Fiscal Year 2012 Emergency Food Security Program Fact Sheet

USAID’s Office of Food for Peace responds to global food insecurity by providing emergency food assistance to help people affected by conflict and natural disasters. To complement USAID’s in-kind food aid, in 2010 USAID started the Emergency Food Security Program (EFSP). EFSP is a cash-based program used primarily when U.S.-purchased, in-kind food aid cannot arrive fast enough to respond to an emergency or when other interventions may be more appropriate than U.S. in-kind food aid due to local market conditions.1 In FY 2012, EFSP benefitted over 10.7 million* food insecure people worldwide though a variety of emergency food assistance interventions, including:

  • Local and Regional Procurement (LRP) - Food commodities purchased within the country where the food is to be distributed or from a nearby country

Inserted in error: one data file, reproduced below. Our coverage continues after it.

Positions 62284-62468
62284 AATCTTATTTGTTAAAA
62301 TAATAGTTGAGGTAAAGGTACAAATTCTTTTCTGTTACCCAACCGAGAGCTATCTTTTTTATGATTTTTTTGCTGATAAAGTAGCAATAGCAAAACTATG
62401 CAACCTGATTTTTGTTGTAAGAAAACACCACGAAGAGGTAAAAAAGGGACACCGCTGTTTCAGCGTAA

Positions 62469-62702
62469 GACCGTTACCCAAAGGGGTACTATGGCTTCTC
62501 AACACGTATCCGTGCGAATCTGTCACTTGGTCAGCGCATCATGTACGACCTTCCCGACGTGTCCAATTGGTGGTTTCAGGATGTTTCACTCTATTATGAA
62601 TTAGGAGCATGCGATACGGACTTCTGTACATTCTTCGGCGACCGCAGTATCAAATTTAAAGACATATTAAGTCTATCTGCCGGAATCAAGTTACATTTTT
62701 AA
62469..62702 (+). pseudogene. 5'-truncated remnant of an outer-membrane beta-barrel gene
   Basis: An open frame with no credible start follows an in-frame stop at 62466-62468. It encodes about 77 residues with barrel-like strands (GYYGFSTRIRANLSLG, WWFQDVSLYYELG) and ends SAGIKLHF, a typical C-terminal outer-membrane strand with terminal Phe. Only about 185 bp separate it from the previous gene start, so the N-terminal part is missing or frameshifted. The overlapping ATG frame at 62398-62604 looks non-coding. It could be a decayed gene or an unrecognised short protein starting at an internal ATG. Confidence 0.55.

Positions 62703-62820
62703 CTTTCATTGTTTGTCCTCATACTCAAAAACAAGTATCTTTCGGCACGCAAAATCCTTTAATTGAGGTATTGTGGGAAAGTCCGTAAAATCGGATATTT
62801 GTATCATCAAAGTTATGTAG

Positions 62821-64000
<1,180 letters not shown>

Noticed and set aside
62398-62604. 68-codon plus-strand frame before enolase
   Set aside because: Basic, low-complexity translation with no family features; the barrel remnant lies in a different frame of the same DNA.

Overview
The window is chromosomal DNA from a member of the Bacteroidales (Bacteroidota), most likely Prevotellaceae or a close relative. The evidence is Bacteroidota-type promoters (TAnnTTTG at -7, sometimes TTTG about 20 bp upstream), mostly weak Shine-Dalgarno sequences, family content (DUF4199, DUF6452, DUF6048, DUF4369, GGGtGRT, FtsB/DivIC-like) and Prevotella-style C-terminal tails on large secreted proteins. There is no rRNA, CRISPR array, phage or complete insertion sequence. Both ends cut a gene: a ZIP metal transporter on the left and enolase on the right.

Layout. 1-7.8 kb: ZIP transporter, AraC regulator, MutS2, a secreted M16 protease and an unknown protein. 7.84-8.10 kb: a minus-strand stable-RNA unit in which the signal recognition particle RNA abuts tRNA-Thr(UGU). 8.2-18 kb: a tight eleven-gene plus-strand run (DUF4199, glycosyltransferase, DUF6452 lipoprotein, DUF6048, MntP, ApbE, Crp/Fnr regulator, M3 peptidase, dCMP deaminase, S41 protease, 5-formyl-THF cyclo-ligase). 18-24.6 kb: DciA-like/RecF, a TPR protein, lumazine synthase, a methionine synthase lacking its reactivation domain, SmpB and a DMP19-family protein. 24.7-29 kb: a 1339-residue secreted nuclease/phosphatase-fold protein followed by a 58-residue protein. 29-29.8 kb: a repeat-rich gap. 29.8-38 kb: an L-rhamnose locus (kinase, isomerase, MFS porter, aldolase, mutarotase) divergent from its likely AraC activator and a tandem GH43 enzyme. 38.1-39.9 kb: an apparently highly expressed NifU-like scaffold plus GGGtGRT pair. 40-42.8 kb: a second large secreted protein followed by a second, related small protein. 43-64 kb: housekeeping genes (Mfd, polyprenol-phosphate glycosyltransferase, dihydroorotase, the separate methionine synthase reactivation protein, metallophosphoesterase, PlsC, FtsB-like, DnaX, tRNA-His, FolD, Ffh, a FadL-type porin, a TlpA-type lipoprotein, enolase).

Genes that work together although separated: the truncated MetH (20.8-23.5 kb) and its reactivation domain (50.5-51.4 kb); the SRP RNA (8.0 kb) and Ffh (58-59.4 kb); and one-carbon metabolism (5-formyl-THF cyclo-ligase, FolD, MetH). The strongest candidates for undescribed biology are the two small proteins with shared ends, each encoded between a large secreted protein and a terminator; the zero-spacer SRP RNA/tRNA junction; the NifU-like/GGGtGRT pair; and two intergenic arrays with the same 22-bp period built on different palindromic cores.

• Cash Transfers - Cash provided to beneficiaries to be used to purchase essential food and non-food items for their food security
  • Food Vouchers - A voucher for specific essential food items or a set cash amount which beneficiaries use at  participating local market vendors          

  Fiscal Year 2011 Fiscal Year 2012
Value $232.0 million $374.5 million
Metric Tons 191,616 MT 177,346 MT
Programs 30 45
Countries 21 19

Cost per metric ton of local and regional purchase = $929/metric ton

Total EFSP= $374.5;   44% (amount used for LRP) = $164.8 million. 

Cost per metric ton of LRP = 164.8 million/177346mt = $929/metric ton

FY 2012 Emergency Food Security Program Pie Chart
FY 2012 Emergency Food Security Program Pie Chart

 

For more information visit: http://www.usaid.gov/what-we-do/agriculture-and-food-security/food-assistance/programs/emergency-programs


1. Experience using local and regional procurement under this program indicates that there can be up to 30% savings compared to equivalent Title II food aid. In FY 2012, EFSP resources were programmed in countries with complex operating environments, such as Syria, where Title II food aid could not be used and may skew the overall cost of local and regional procurement and programming.

*Note: FY 2012 beneficiaries includes FY 2011 programs that were modified in FY 2012.

Last updated: April 25, 2013

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